It has been hanging around in the financial landscape for so long, we think we know everything about the Registered Retirement Savings Plan (RRSP): contributions to the account are eligible for tax deductions, money grows tax-free, Withdrawals are taxable as work income, blah-blah-blah.
In short, the RRSP would simply be an instrument to defer taxes. Here !
No, not quite.
I suggest that you look at the question from a different angle. This new perspective could change the way you think about … your tax refund!
A tax shelter
A few years ago, I came across an original text signed by CPA Éric Brassard, partner at Brassard Goulet Yargeau, a financial services firm located in the Quebec City region.
He says the RRSP is much closer than you might think to its cousin, the Tax-Free Registered Account (TFSA).
According to the specialist, the RRSP constitutes a “pure tax shelter” like the TFSA, the two accounts making it possible to generate tax-sheltered returns.
For the same net contribution, the two registered accounts produce the same result, except that with the RRSP, the cash flows take more winding paths.
The mechanics of the RRSP
I will reproduce here his example, based on a fictitious taxpayer taxed at 40% who contributes $ 1,000 to an RRSP whose return goes up to 8%. The following year, he withdrew his money. This allows us to see the mechanics of the regime at work.
The $ 1,000 contribution entitles you to a tax refund of $ 400 ($ 1,000 x 40%). The taxpayer’s net financial effort, which he takes out of his pockets, therefore amounts to $ 600 ($ 1000 – $ 400).
After one year, the account contains $ 1080 thanks to the 8% return. The saver withdraws the money from the RRSP. Still subject to the 40% tax rate, he must pay $ 432 in tax ($ 1,080 x 40%). He has $ 648 left.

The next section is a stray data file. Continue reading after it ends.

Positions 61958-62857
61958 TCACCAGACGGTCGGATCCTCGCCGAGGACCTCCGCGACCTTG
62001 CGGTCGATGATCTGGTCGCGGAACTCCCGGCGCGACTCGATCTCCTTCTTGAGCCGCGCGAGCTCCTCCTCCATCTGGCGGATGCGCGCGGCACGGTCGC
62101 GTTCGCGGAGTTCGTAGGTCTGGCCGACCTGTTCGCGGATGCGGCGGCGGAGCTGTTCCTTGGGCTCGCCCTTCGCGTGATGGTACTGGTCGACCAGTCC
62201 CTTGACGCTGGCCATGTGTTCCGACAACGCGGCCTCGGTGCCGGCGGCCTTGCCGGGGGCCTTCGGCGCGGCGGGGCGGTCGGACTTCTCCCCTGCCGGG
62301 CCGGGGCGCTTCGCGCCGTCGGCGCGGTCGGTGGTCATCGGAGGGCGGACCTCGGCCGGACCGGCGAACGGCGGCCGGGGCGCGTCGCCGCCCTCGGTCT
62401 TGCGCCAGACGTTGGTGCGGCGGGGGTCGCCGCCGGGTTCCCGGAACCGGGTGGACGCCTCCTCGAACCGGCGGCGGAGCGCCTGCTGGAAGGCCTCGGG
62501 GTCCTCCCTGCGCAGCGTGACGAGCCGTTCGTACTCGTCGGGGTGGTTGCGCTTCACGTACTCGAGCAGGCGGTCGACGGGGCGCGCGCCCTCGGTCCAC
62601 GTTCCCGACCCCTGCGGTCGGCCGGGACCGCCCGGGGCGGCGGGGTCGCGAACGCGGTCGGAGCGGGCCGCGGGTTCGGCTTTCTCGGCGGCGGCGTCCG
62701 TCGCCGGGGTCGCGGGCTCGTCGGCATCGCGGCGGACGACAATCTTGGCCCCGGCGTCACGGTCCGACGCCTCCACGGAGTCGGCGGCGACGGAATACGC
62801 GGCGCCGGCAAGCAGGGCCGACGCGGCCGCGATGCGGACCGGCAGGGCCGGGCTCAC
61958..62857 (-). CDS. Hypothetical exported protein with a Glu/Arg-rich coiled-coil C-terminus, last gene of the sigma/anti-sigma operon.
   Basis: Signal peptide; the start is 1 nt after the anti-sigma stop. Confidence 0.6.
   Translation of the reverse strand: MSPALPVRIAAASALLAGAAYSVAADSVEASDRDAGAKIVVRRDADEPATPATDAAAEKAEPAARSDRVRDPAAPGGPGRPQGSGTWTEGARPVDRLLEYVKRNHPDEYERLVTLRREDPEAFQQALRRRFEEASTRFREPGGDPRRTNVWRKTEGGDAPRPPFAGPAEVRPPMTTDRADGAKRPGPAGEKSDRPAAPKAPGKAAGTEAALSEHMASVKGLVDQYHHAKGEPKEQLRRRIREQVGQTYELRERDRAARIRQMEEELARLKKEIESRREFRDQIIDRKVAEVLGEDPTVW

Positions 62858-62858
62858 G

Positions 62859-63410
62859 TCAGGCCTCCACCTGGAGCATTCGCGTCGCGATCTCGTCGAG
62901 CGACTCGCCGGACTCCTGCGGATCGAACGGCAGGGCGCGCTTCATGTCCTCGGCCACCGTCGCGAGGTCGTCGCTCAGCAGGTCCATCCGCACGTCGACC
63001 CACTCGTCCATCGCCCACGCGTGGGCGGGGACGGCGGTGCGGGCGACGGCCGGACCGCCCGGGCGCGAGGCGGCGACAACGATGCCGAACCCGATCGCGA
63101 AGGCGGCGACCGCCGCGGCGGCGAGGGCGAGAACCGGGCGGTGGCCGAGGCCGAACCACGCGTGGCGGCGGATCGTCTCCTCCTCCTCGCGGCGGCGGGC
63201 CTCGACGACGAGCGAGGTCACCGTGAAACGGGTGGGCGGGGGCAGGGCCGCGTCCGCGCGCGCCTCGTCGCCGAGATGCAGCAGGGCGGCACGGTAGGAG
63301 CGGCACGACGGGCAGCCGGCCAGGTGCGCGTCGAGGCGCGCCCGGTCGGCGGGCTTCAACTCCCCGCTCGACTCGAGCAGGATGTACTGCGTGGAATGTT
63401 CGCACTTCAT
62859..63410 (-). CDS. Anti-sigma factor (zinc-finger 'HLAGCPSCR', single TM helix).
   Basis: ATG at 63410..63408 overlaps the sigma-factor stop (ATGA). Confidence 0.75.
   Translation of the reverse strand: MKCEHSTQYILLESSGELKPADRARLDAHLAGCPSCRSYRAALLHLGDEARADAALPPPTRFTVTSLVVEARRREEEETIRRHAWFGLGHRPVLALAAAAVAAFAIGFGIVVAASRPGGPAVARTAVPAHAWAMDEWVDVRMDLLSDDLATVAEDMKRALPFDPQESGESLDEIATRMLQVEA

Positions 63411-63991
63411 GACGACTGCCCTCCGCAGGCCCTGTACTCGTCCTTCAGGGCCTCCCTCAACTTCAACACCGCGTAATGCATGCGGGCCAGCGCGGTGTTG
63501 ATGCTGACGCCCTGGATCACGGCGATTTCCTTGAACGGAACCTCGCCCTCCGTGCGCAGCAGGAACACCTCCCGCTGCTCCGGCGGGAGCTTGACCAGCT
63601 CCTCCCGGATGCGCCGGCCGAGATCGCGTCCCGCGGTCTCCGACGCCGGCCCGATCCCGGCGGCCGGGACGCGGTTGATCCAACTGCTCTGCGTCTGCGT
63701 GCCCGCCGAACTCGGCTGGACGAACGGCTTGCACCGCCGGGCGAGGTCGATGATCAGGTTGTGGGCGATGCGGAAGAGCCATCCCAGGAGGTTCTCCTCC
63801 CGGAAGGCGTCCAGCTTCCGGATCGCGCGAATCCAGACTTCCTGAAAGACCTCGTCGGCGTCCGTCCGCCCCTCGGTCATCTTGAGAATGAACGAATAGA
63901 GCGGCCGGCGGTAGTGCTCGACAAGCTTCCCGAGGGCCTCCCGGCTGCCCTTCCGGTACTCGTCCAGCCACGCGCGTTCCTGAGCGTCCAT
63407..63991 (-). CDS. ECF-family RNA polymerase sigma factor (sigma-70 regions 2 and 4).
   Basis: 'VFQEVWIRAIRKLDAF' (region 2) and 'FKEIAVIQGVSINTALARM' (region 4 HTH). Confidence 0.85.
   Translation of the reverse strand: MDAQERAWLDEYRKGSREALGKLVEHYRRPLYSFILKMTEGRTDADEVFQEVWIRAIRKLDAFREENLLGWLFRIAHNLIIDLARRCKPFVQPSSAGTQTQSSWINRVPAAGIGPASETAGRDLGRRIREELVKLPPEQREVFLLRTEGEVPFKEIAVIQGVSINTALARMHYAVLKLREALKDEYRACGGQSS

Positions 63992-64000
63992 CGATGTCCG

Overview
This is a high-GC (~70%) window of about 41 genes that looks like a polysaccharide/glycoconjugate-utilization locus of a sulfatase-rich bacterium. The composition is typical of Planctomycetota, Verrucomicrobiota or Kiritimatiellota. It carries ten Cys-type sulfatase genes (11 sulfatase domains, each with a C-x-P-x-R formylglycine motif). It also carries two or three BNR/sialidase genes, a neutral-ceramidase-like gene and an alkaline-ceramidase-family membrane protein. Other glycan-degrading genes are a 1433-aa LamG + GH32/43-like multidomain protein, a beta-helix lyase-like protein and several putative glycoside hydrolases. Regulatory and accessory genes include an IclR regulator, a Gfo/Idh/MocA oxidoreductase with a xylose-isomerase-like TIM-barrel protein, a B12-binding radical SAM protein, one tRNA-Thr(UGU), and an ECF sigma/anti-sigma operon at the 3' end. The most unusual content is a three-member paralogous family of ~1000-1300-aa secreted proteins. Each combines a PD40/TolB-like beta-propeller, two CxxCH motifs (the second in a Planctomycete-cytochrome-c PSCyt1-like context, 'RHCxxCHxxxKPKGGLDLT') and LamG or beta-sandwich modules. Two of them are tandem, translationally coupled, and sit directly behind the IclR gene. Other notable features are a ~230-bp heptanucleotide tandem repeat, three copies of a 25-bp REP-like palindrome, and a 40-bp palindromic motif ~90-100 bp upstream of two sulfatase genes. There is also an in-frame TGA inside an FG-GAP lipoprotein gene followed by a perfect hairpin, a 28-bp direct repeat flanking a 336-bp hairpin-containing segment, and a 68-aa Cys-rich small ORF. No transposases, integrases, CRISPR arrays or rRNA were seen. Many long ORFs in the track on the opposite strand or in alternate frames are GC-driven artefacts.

A net contribution of $ 600 to the RRSP provides a tax-free profit of $ 48 (8%).
The TFSA operation
By repeating the experiment with the TFSA, we arrive at the same result. This account is not eligible for tax deductions, and what you get out of it is not added to taxable income.
You therefore have to deposit $ 600 in the TFSA, which also generates an 8% return. One year later, how many are there? Well yes: $ 648.
A net contribution of $ 600 to the TFSA also generates a non-taxable gain of $ 48 (8%).
Flame the tax refund?
What does this demonstration tell us?
That the tax refund resulting from an RRSP contribution is not a gift from the government! This is your hard earned money.
If you blaze it like it’s a check falling from the sky, it’s like, in our example above, a TFSA contribution of $ 600 allows you to squander $ 400.
We are moving away from the objective of a tax shelter.
The difference between an RRSP and a TFSA
There is a big difference between the two types of registered accounts, however. The result of the TFSA is more predictable, it depends only on the performance of the investments within the account.
In the case of an RRSP, the tax rate upon withdrawal can be a game-changer. In the demonstration opposite, we used the same tax rate on entry and exit.
In reality, we don’t know how we’ll be taxed in retirement. If the tax rate is lower at disbursement, the RRSP will have been a good choice. If it is higher, the TFSA would have been the best option.
I’m talking about tax rates, but since RRSP contributions and withdrawals affect taxable income, they have an impact on access to social programs, which results in the famous “marginal effective tax rate”. Or TEMI.
The TEMI includes tax, but also gains and losses in tax credits, family allowances, Guaranteed Income Supplement and all programs modulated according to taxable income. It often exceeds 50%, even among middle-income households.
How do you know where your TEMI will be in 20 years? It is impossible, especially since social programs and taxation can change in the meantime.